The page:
Planning department adjusts school facilities formula to address growth
The county’s year by year growth has forced the Charles County Board of Commissioners to consider increasing the available school allocation offers for school districts in the county’s adequate public facilities ordinance.
During last week’s county commissioners meeting, the Department of Planning and Growth Management presented alternatives for increased growth to the board of commissioners.
The county’s current formula operates with 64 dwellings added in communities each year creating a need for 29 students to be added to the school system yearly.
John Mudd, resource manager for planning and growth management, said the county’s preferred plan would would calculate the allocation offers based on 110 percent of the state rated capacity, which is what the county currently operates on.
According to the alternative method preferred, the county is projected to see 712 new dwelling units added over the next three years of the capital improvements program.
But these are only projections, Mudd said. The numbers are still fluid, but are “reasonably close” to what the county expects them to be.
“These numbers are not cast in stone. These numbers were produced last summer, actually. In the future, upon the choice of an alternative, these numbers may not be the same,” Mudd said.
The projections include new dwelling approvals for St. Charles at 317 per year and developer rights and responsibilities agreements stretching out over a five year period while adding 153 lots per year.
“That’s based on the total slate today on existing approved agreements,” Mudd said.
Beyond five or six years, Mudd said, the numbers will slide down with the halt of agreements being approved because of county legislation.
This alternative would put Charles County on par with other jurisdictions throughout the state using the 110 percent threshold for capacity. It’s a “simple method,” Mudd said, and would give the county a “considerable increase” with a population that continues to grow.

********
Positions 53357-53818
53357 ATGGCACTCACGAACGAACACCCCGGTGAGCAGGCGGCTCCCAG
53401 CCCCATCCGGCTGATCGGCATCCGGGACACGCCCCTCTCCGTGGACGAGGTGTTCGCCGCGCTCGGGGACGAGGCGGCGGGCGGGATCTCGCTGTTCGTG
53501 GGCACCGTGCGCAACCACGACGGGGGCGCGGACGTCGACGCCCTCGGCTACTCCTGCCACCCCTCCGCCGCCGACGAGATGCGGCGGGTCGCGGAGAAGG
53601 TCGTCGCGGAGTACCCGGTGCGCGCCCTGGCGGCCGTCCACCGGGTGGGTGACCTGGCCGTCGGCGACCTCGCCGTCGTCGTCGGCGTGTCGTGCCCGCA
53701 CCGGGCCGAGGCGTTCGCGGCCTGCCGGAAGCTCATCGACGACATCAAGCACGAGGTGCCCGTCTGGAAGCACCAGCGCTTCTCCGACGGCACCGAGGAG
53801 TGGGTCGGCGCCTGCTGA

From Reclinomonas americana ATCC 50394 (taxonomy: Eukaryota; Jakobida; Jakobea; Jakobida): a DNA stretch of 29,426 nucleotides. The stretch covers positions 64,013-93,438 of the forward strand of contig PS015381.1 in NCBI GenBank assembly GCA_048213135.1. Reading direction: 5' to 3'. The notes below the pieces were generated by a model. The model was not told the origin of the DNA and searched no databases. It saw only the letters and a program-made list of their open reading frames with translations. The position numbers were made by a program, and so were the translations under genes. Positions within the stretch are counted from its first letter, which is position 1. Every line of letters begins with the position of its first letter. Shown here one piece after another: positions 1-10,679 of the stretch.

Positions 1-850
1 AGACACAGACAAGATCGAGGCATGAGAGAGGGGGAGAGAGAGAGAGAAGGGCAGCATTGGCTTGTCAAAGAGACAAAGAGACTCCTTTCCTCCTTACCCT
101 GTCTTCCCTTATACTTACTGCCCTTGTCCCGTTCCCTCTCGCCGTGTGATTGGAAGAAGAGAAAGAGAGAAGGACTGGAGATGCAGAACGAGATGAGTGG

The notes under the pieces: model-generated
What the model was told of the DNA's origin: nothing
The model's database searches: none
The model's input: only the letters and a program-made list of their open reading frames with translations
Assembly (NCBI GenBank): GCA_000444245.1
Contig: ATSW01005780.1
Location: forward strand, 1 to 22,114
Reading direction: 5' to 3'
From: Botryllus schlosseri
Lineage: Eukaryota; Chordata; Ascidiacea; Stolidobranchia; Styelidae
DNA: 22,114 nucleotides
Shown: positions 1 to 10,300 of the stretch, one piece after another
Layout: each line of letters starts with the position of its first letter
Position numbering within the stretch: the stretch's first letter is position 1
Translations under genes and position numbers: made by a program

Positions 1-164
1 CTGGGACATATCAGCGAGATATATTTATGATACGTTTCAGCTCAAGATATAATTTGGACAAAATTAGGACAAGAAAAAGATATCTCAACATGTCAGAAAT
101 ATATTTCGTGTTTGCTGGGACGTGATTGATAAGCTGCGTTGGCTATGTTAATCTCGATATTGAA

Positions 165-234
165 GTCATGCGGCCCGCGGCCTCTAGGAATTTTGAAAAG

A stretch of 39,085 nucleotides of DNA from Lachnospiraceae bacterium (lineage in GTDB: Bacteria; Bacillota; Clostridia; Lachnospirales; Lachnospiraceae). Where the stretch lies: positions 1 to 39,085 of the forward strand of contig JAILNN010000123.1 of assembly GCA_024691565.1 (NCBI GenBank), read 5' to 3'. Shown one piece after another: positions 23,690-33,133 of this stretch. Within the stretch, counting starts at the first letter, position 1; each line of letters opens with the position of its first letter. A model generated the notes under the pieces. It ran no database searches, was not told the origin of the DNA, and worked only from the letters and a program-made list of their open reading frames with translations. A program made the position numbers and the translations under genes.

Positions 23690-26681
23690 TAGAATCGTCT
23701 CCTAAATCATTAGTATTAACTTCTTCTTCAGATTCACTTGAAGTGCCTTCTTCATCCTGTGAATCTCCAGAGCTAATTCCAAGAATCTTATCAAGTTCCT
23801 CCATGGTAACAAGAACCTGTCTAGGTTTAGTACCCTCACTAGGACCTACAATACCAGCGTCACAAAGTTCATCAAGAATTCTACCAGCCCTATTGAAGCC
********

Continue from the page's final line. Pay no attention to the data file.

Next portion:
Jason Groth, the chief of planning and growth management, said there still needs to be a public hearing on the alternative before the county adopts it. But should it move forward, new allocations would be brought before the board for them to make a decision on them.
County Commissioner Amanda Stewart (D) said if this is approved and the document is updated, the county should include a statement about what the school board needs to do when school construction is being delayed.
With some school permits still in progress on the capital improvement schedule, the county has to consider different possibilities, Stewart said.
“Would that be something we need to address in the policy document? Because I’m thinking we should,” Stewart said.
Groth said planning and growth management did research on this, and there is normally a “two year buffer” between the time a school is scheduled on the capital improvement program and the time students are attending the school.
For the school to be included in the adequate public facilities offers, the project’s completion would have to be “imminent” within the next three years. But with another two years to work with, Groth said, the county should be covered.
Still, he said, it would not hurt to include language about what happens in case of delays.
County Commissioners’ President Peter Murphy (D) said the public hearing for the proposed alternative will be held on June 14.